The European Union is preparing to sanction Russia’s most senior spies and security officials, according to a draft document obtained by Bloomberg News.
Russia’s central bank increased its one-week auction rate to 8 percent from 7.5 percent. None of the economists surveyed by Bloomberg predicted an increase, with 22 of 23 forecasting no change and one projecting a quarter-point cut.
Brent oil climbed to a two-week high, widening its premium to West Texas Intermediate, amid the conflict in eastern Ukraine. Brent increased 1.2 percent while WTI rose 2 cents.
Gold and silver futures jumped the most in a week as escalating havoc in Eastern Europe and the Middle East boosted demand for haven assets. Gaza Strip violence expanded after dozens of Palestinians and 13 Israeli soldiers died in the conflict’s bloodiest single day.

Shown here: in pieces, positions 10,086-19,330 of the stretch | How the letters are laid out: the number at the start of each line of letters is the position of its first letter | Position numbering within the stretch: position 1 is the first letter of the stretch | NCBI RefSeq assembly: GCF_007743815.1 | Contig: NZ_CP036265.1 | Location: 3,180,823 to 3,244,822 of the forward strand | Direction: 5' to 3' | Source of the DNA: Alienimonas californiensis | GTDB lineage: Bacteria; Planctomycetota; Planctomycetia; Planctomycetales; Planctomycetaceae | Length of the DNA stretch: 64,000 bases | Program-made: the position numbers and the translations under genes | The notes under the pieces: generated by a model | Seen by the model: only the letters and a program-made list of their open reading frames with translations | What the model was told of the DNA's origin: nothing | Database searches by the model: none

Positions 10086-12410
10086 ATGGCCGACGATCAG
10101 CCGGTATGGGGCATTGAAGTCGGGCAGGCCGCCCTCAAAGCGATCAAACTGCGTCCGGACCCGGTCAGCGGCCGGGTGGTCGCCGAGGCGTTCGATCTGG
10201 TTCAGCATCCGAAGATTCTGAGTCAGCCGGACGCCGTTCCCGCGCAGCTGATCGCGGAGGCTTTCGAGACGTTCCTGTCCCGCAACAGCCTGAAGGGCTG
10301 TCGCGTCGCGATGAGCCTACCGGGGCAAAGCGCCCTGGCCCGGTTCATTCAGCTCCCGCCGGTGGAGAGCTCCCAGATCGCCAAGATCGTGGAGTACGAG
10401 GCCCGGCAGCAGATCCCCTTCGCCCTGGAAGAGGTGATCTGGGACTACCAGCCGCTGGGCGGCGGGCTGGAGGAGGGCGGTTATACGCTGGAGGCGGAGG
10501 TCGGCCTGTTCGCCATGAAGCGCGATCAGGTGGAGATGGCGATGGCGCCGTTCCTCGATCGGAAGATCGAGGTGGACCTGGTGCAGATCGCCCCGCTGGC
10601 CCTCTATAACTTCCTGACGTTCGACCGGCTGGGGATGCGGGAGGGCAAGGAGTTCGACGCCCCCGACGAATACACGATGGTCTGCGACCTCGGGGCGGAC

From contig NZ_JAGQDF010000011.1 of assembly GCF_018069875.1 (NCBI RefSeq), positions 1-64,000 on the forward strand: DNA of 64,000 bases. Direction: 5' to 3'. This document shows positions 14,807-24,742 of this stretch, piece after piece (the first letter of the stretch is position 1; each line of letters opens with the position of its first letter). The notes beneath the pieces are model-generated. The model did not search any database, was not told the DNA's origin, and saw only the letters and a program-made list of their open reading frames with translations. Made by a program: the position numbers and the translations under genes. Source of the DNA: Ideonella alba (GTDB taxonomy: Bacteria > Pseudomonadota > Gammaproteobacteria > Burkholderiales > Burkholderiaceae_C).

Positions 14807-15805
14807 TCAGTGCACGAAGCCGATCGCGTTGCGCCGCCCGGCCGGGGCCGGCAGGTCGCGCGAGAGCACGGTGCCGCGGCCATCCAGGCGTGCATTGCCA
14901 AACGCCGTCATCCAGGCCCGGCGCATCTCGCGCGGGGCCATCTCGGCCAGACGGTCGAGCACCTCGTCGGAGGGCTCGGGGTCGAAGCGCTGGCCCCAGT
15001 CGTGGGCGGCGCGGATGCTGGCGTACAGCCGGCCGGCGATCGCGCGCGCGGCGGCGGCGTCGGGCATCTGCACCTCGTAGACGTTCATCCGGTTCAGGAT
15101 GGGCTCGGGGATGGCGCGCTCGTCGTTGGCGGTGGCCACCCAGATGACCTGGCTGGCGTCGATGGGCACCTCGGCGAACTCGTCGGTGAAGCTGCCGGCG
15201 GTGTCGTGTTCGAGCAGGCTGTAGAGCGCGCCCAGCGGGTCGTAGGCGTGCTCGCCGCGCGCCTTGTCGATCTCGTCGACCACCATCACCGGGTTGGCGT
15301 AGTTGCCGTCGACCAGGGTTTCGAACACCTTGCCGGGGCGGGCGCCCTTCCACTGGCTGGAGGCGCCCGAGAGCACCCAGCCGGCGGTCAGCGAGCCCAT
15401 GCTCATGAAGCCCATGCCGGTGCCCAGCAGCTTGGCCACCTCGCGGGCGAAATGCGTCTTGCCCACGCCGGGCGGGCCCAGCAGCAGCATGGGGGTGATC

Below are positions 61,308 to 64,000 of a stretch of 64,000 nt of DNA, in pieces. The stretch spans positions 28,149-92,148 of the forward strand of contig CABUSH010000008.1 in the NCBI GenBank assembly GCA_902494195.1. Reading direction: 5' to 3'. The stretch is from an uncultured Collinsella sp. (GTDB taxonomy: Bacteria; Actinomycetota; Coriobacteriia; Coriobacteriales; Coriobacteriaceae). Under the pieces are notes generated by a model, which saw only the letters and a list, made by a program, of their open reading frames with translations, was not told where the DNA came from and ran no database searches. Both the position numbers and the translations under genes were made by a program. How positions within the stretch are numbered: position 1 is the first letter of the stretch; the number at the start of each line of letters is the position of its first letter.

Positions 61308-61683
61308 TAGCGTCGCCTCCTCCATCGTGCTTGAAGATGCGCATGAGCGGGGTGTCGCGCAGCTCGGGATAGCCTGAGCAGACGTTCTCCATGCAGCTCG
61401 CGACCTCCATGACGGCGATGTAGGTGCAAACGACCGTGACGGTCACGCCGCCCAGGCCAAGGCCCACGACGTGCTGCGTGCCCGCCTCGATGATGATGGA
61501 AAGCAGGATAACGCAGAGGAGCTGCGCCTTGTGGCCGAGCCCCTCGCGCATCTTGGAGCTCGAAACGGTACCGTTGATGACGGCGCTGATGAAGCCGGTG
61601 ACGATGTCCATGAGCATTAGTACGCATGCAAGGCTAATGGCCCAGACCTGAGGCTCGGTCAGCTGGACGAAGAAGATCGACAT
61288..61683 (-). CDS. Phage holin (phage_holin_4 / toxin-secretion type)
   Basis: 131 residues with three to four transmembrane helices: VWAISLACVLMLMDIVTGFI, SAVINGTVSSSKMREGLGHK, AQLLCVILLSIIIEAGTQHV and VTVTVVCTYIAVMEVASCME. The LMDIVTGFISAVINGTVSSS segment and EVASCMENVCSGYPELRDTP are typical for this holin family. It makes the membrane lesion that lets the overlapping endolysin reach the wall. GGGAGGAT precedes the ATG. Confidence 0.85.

The Bloomberg Dollar Spot Index, which tracks the U.S. currency against 10 major counterparts, rose 0.2 percent to 1,014.12, the highest level since June 17. The gauge increased 0.5 percent this week.
The MSCI All-Country World Index slipped 0.4 percent today, for a 0.4 percent weekly gain. The MSCI Emerging Markets Index fell 0.2 percent, trimming this week’s advance to 1.5 percent. The MSCI AC Asia Pacific Index rose 0.2 today, climbing to its highest level since June 2008 and sending its weekly advance to 1.3 percent.
Chinese shares may climb another 20 percent, following a 19 percent surge in the Hang Seng China Enterprises Index (HSCEI) since March 20, according to Mark Mobius, executive chairman of Templeton Emerging Markets Group. He favors state-owned banks and energy companies because of their cheap valuations and the government’s plans to open up state-dominated industries.
The Shanghai Composite Index gained 1 percent to a three-month high. The Hang Seng China Enterprises Index of mainland companies listed in Hong Kong rose 0.5 percent today.